One of the biggest challenges for self-pay patients who are uninsured is paying for very expensive treatments and procedures that can cost tens or even hundreds of thousands of dollars. This month’s issue of Medical Tourism Magazine reports on how one self-pay patient handled their situation by traveling overseas to Thailand for his surgery.
…Jeff Wheeler is back on American soil after taking a three-week hiatus to Southeast Asia, where he traveled to Viet Nam to explore Hanoi, Da Nang and the tunnels of Chi Chi before returning to Thailand and a hospital in Bangkok to complete shoulder replacement surgery and correct an old work injury…
Shoulder replacement overseas cost Wheeler roughly $9,000, about 80 percent less than the $130,000 a Massachusetts hospital had quoted him for repairs and more than enough in savings to cover his travel and sightseeing expenses for exotic excursions…
Representatives from Planet Hospital, a California-based medical tourism facilitator, met with Wheeler and assigned a local woman to guide their patient through the process, Wheeler told the Bangor Daily News. He said medical tourism opportunities overseas are not what some Americans may perceive them to be, but rather procedures that involve top-notch care and facilities. “It (medical tourism) worked for me,” said Wheeler, who also had a tooth filled by a Thai dentist during his time in Bangkok. “Everybody has to assess their own needs and what they’re capable of and what they’re comfortable with. But, I think if they get outside their comfort zone a little bit, they’ll find some benefit in it.”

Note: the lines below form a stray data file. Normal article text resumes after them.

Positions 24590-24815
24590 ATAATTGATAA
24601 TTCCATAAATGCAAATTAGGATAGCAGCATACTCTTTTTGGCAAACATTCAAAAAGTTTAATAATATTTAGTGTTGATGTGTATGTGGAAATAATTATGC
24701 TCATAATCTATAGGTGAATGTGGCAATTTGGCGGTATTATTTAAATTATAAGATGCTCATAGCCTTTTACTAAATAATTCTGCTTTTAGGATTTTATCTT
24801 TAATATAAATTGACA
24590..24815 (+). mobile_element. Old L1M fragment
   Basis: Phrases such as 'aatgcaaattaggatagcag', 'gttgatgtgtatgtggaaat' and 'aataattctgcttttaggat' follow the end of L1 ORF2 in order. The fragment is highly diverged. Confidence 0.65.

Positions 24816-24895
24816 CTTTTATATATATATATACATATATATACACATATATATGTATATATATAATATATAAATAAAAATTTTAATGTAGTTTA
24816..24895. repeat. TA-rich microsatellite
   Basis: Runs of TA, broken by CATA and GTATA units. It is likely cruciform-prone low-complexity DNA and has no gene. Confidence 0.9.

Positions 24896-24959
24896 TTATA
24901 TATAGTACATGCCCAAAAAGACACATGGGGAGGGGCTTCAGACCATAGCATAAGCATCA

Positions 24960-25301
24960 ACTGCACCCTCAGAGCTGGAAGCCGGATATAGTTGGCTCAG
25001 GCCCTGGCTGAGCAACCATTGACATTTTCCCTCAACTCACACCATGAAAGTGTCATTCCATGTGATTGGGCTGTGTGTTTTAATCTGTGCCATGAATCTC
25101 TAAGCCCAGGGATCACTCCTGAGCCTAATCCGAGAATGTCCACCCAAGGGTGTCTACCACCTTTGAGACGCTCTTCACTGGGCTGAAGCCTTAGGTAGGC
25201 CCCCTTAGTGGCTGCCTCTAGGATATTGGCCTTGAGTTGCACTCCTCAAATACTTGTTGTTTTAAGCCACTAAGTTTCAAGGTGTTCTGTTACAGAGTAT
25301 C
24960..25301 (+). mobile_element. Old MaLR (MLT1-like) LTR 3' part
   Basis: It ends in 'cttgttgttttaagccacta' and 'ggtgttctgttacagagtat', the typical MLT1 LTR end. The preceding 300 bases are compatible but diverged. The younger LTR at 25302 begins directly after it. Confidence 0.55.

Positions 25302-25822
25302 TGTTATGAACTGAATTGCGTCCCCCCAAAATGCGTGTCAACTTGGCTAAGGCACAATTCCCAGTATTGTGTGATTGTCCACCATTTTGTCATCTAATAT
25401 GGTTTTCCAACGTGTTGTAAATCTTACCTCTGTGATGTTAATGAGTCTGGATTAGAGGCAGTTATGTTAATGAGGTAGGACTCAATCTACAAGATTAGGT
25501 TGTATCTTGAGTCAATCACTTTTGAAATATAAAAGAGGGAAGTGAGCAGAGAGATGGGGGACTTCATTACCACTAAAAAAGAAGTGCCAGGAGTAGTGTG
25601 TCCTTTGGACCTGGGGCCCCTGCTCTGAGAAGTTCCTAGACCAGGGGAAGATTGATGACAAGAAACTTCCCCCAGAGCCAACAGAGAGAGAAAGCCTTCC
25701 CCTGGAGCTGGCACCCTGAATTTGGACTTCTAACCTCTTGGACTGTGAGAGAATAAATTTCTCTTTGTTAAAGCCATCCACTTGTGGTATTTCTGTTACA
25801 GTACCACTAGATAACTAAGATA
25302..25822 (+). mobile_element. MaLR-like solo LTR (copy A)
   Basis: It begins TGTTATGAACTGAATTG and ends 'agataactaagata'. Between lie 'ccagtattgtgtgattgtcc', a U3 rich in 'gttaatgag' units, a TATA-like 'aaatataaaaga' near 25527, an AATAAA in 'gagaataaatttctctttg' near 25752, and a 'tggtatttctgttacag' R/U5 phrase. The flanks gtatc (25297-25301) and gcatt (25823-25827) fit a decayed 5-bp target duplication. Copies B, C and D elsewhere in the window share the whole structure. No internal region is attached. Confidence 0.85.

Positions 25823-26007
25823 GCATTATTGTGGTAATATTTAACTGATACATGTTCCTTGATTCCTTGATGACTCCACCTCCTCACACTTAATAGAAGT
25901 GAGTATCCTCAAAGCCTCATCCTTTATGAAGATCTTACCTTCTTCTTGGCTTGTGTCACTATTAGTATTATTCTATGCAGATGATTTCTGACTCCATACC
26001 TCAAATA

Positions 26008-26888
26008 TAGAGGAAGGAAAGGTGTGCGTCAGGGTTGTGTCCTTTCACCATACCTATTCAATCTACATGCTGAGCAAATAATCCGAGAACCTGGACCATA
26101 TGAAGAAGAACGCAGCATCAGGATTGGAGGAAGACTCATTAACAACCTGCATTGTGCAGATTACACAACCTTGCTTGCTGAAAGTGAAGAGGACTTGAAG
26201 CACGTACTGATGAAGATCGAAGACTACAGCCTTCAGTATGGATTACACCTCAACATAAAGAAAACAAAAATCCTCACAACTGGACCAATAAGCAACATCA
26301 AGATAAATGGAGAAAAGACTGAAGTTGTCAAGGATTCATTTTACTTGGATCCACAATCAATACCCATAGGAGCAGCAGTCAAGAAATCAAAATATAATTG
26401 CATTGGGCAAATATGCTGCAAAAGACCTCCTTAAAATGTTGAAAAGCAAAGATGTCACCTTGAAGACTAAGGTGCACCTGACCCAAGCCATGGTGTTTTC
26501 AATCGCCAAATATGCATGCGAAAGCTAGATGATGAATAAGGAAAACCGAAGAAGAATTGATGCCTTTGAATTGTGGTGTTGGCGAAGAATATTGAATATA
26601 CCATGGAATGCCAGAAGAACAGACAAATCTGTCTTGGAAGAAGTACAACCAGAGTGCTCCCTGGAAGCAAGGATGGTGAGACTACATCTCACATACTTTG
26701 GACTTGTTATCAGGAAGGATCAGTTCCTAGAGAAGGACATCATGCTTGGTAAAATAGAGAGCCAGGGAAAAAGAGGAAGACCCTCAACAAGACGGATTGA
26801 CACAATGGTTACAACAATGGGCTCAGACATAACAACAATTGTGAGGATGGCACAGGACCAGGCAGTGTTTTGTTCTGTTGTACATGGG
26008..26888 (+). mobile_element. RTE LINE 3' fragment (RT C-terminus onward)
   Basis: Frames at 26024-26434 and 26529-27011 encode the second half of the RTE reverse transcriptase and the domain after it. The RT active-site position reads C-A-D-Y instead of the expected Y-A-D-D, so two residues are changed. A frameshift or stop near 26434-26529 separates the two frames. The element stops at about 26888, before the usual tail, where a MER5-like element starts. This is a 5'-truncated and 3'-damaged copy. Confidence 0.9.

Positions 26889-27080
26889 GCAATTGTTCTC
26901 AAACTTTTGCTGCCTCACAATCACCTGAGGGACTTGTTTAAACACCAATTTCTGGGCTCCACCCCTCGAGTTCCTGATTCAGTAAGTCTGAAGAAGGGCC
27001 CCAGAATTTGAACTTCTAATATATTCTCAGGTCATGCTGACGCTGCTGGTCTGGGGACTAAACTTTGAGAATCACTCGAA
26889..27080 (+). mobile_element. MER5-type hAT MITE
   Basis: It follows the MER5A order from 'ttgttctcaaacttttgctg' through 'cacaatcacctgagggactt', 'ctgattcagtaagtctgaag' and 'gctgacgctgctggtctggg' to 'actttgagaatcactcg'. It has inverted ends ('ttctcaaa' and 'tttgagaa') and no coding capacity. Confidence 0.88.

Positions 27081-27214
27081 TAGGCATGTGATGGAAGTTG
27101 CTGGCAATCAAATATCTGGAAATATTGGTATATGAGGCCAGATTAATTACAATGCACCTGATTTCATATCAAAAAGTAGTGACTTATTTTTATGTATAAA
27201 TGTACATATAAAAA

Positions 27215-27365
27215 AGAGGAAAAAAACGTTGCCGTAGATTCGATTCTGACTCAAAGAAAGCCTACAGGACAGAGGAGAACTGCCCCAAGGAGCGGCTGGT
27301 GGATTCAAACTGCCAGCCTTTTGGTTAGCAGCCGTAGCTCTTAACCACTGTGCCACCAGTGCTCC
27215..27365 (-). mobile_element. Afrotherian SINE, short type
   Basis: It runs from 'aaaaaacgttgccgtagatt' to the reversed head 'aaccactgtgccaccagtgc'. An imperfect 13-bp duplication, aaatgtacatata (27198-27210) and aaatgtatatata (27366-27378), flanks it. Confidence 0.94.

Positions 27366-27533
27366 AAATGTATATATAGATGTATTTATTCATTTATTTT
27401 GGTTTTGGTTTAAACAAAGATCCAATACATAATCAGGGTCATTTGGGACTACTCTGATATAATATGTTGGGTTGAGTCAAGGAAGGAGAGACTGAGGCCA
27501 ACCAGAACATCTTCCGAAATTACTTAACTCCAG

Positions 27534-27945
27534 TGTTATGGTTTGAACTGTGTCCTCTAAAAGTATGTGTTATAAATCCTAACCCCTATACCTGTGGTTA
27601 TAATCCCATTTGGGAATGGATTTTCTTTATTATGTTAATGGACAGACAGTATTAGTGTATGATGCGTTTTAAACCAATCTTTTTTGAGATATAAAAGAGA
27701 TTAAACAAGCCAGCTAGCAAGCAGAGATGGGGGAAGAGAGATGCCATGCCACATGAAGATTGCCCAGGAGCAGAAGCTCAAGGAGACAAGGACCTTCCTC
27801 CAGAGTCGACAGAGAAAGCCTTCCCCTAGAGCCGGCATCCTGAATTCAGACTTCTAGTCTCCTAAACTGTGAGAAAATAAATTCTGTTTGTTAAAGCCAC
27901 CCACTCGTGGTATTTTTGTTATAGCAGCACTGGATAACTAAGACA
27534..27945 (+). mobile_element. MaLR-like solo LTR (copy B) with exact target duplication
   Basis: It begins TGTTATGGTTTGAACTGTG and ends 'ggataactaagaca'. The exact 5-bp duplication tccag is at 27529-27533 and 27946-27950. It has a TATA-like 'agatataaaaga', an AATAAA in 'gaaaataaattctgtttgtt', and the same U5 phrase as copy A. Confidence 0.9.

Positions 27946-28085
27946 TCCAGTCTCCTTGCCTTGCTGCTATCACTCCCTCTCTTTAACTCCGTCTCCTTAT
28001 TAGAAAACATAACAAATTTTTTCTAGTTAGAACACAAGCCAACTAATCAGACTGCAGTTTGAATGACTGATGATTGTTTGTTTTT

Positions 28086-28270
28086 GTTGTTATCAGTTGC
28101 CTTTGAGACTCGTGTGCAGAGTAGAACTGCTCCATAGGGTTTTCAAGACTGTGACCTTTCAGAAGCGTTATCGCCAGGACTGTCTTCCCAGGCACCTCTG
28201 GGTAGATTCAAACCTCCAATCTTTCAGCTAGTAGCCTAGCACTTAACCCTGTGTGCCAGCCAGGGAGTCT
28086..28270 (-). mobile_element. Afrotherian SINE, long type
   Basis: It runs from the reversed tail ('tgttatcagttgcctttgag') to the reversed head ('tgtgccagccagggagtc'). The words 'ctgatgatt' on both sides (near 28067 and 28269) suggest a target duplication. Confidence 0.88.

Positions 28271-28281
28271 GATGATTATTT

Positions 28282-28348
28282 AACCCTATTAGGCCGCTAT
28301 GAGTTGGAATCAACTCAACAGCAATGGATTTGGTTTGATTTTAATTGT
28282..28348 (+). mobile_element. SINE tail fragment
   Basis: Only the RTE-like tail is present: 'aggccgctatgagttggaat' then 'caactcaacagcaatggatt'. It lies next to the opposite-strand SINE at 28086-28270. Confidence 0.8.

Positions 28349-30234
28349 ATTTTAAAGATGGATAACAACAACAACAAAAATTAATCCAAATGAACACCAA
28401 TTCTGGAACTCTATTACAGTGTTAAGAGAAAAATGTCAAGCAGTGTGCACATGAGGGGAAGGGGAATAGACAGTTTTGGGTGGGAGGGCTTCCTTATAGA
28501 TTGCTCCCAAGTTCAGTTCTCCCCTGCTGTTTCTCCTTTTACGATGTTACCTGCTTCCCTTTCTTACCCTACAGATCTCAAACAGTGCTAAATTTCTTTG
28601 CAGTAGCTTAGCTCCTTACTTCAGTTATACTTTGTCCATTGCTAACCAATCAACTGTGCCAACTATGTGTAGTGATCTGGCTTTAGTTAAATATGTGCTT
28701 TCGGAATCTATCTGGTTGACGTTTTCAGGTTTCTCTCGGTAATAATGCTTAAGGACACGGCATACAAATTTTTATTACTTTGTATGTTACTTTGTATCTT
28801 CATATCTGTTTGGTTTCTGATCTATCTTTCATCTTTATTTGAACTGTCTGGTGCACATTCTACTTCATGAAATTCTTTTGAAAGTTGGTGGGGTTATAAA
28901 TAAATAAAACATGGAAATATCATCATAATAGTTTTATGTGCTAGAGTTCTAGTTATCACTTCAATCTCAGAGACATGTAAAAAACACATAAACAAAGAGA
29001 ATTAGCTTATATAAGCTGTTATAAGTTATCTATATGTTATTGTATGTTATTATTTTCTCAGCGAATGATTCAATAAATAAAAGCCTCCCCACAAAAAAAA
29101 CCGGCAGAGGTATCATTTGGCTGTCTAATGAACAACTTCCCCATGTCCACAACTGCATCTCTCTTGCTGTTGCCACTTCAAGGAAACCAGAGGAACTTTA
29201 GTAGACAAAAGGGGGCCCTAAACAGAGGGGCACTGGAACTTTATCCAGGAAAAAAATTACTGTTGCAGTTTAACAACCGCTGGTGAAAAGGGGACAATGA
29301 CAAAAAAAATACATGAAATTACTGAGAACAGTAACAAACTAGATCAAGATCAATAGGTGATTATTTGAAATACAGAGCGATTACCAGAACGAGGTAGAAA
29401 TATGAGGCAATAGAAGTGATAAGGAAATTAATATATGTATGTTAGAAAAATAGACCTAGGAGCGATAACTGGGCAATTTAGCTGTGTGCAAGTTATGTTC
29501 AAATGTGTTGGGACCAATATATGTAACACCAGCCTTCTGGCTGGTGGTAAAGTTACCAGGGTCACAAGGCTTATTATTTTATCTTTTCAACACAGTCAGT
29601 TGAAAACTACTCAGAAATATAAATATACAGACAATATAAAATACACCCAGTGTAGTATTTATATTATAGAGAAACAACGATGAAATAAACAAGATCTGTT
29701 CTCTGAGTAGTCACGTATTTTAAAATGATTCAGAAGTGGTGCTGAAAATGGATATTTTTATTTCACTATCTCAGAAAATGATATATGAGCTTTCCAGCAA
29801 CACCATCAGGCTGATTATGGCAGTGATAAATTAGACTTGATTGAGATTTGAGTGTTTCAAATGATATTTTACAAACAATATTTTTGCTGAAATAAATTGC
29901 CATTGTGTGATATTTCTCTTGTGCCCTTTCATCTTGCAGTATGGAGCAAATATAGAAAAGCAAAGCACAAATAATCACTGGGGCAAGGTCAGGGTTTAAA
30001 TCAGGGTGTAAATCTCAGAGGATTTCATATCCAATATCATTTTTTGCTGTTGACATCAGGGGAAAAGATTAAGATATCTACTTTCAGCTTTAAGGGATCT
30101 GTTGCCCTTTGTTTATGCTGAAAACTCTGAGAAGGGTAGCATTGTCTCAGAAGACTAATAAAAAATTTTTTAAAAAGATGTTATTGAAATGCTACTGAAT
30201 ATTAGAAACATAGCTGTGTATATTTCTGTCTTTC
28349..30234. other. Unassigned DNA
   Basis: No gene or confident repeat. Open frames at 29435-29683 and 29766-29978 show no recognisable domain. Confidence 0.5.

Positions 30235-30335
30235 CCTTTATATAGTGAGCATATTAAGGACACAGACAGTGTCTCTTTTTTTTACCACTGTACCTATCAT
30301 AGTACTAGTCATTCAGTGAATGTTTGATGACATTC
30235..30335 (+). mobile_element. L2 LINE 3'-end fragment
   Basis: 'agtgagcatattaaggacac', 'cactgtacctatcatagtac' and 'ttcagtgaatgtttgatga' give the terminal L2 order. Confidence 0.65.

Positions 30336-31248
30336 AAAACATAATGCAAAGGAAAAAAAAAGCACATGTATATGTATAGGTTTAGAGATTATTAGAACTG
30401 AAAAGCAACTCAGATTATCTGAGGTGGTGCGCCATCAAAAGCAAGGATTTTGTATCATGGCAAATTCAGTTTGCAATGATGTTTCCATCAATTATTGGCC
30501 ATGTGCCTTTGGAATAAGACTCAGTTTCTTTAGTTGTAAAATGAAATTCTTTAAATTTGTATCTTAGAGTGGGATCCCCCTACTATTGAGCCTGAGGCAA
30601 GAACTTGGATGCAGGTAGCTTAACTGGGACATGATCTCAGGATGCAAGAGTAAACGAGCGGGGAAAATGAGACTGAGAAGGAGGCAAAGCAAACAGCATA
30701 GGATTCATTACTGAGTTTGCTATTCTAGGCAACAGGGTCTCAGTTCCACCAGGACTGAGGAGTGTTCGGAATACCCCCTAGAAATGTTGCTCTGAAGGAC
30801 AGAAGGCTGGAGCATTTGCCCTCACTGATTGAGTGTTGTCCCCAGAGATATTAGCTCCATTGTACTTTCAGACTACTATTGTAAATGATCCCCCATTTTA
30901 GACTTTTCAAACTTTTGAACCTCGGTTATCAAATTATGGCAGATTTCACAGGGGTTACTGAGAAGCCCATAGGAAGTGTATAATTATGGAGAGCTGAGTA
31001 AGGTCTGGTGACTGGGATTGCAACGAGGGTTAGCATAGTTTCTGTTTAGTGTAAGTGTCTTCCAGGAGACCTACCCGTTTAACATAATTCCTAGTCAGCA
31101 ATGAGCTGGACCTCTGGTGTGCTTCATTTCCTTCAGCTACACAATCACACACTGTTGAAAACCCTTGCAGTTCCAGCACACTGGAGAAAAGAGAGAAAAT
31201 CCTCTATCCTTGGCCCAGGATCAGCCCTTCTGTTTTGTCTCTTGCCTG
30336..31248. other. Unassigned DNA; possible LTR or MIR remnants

My calculator is of the $2-at-Staples variety, but it tells me his savings were closer to 93% than 80%. Setting that aside though, the article clearly shows just how affordable overseas options are for self-pay patients willing to travel.
The story mentions Planet Hospital as one U.S. company that helps to arrange overseas travel for medical tourists, but there are several other companies that do the same thing. These include Med Retreat, MedToGo, AllMedicalTourism.com, and WorldMed Assist.
Individuals considering overseas travel as a medical tourist should carefully look into the reputations of the facilities under consideration. One resource to consider is the Joint Commission International, which accredits hospitals around the world based on their quality of care and adherence to medical standards.
Overseas travel isn’t going to be everybody’s first choice. But for many, such as Jeff Wheeler, the alternative was going without needed treatment because the cost of care in the U.S. was too much. For self-pay patients who find themselves in that situation, medical tourism provides an excellent option to save a substantial amount of money and get the care they need.